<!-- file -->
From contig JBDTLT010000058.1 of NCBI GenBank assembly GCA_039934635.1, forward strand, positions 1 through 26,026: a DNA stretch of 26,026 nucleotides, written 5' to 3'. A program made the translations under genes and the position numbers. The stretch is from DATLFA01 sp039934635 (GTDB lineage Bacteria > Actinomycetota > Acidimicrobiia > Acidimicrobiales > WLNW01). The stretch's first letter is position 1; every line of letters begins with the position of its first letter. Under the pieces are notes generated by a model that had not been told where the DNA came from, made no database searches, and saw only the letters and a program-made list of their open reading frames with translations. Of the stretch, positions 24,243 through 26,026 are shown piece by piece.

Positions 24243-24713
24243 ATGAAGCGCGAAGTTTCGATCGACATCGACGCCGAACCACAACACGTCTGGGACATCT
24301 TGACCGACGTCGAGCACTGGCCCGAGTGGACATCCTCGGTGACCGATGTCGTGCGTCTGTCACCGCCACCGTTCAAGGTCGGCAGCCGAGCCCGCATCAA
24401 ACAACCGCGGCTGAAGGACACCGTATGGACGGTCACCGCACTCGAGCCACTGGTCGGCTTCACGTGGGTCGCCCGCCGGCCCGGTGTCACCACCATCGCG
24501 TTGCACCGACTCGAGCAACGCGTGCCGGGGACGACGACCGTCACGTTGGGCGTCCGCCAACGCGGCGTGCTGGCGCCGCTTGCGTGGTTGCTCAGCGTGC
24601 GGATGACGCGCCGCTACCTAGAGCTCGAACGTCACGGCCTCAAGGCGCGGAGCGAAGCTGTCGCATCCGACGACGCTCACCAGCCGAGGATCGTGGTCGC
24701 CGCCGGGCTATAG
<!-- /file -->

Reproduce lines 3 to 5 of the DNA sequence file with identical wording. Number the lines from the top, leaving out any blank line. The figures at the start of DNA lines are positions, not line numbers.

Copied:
24243 ATGAAGCGCGAAGTTTCGATCGACATCGACGCCGAACCACAACACGTCTGGGACATCT
24301 TGACCGACGTCGAGCACTGGCCCGAGTGGACATCCTCGGTGACCGATGTCGTGCGTCTGTCACCGCCACCGTTCAAGGTCGGCAGCCGAGCCCGCATCAA
24401 ACAACCGCGGCTGAAGGACACCGTATGGACGGTCACCGCACTCGAGCCACTGGTCGGCTTCACGTGGGTCGCCCGCCGGCCCGGTGTCACCACCATCGCG